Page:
“Our agreement with Black Lake Denesuline First Nation represents another important step forward in CanAlaska’s objective to develop the mineral resources of the North in partnership with First Nation communities," states Peter Dasler, President and CEO of CanAlaska. "The Black Lake Lands are within an area of high uranium exploration potential and we are very excited to work hand-in-hand with the local community towards realizing this potential. CanAlaska is one of the most aggressive uranium explorers across the Athabasca Basin and we warmly welcome the participation of local First Nation businesses and individuals in support of our exploration efforts.”
Chief Frederick Throassie, Chief of the Black Lake Band and principal representative of the Black Lake Denesuline First Nation states, “We are most pleased to be working with CanAlaska in exploring for uranium. Developing the mineral wealth of our lands for future generations represents one of our highest priorities. If we are successful in finding and developing an economical uranium deposit, the potential exists to improve the economic and social infrastructure of our community significantly. CanAlaska possesses an impressive exploration track record and we look forward to providing our infrastructure and human resources towards ensuring mutual success.”
About CanAlaska Uranium Ltd. – http://www.canalaska.com
CanAlaska Uranium (CVV – TSX.V, CVVUF – OTCBB, DH7 – Frankfurt) is undertaking uranium exploration in eighteen 100%-owned and two optioned uranium projects in Canada's Athabasca Basin. Since September, 2004, the Company has aggressively acquired one of the largest land positions in the region, comprising over 2,313,000 acres (9,360 square km). In 2005/2006, CanAlaska expended over Cdn$12 million exploring its properties in the Athabasca Basin and has delineated multiple uranium targets. Initial drilling from the West McArthur project (now under option to Mitsubishi Development Pty. Ltd.) revealed uranium mineralization and significant zones of hydrothermal alteration, indicative of a favorable environment for uranium deposition. Active drilling and exploration will continue in Winter 2007 at West McArthur and at 4 other significant projects.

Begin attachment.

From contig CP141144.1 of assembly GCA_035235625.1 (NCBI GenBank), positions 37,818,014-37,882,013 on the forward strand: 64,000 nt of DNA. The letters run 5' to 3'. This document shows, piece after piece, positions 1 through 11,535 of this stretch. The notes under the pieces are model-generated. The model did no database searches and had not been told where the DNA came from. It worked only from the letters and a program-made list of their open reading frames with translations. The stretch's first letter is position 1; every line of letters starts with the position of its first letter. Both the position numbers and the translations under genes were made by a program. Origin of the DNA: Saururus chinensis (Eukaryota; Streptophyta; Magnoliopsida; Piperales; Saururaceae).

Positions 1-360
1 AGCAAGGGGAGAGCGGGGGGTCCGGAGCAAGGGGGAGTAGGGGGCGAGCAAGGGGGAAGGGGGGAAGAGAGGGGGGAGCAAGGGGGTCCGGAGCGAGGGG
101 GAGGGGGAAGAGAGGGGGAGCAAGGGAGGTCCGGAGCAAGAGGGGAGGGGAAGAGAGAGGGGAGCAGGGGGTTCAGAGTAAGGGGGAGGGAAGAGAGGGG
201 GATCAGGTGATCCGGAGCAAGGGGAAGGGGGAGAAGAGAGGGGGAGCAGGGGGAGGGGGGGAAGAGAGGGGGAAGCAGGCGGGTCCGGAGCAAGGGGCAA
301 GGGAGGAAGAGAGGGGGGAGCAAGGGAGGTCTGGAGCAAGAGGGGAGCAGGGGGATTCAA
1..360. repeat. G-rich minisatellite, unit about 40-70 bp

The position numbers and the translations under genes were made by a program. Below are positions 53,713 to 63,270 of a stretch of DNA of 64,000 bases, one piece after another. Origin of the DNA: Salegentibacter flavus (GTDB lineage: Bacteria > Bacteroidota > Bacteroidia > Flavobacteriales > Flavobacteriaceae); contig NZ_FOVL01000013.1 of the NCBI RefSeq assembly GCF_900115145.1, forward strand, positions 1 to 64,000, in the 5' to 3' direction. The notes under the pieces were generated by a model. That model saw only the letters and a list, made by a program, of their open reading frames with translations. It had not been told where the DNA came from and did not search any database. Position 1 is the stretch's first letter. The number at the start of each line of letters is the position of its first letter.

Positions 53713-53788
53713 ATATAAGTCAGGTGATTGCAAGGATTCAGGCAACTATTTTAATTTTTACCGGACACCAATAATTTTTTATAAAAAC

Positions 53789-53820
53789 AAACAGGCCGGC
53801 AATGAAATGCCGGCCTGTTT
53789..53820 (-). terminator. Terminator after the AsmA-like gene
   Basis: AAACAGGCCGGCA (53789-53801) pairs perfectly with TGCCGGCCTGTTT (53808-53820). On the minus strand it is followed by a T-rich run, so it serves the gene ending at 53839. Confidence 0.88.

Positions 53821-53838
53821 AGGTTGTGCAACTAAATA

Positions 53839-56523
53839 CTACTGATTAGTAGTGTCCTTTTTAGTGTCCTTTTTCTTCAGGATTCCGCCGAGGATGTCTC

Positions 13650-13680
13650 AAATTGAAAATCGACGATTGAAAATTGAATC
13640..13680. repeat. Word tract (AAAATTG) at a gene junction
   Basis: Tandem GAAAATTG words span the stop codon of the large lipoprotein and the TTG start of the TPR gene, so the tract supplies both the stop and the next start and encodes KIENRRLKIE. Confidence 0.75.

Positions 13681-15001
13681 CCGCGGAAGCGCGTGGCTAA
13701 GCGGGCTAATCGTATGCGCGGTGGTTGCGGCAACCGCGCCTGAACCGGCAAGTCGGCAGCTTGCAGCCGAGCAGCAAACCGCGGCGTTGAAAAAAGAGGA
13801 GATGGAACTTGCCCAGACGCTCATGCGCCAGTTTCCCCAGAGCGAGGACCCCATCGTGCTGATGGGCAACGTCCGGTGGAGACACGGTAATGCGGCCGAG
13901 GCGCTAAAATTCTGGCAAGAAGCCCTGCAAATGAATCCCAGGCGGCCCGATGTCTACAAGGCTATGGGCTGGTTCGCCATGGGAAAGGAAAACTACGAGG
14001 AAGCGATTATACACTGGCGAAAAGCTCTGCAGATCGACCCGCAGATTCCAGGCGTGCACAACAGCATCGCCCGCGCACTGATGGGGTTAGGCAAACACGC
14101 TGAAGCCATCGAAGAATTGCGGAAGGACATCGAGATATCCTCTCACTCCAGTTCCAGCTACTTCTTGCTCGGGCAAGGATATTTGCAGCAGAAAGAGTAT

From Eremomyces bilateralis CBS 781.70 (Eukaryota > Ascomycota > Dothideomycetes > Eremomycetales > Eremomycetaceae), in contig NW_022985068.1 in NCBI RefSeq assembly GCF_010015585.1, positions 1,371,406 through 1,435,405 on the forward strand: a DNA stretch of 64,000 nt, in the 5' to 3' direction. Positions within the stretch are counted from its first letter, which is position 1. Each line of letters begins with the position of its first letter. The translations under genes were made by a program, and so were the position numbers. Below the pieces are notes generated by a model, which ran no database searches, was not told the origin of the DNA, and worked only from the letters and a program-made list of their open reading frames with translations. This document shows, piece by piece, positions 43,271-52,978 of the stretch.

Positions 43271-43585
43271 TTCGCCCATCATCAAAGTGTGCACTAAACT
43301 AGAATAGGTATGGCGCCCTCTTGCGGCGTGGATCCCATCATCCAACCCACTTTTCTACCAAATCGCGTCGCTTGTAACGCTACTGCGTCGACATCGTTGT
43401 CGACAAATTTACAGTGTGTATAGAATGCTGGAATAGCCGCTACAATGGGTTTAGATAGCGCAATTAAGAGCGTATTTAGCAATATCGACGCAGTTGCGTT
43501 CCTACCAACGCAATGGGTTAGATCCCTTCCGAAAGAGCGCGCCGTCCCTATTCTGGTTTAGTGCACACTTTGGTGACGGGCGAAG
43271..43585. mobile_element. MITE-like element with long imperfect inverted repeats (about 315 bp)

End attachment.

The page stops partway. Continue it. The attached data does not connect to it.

On behalf of the Board of Directors
Peter Dasler, M.Sc., P. Geo.
President & CEO, CanAlaska Uranium Ltd.
Emil Fung, Vice President, Corp. Dev.
Toll Free: 1.800.667.1870 (N. America)
The TSX Venture has not reviewed and does not accept responsibility for the adequacy or accuracy of this release: CUSIP# 13708P 10 2. This news release contains certain "Forward-Looking Statements" within the meaning of Section 21E of the United States Securities Exchange Act of 1934, as amended. All statements, other than statements of historical fact, included herein are forward-looking statements that involve various risks and uncertainties. There can be no assurance that such statements will prove to be accurate, and actual results and future events could differ materially from those anticipated in such statements. Important factors that could cause actual results to differ materially from the Company's expectations are disclosed in the Company's documents filed from time to time with the British Columbia Securities Commission and the United States Securities & Exchange Commission.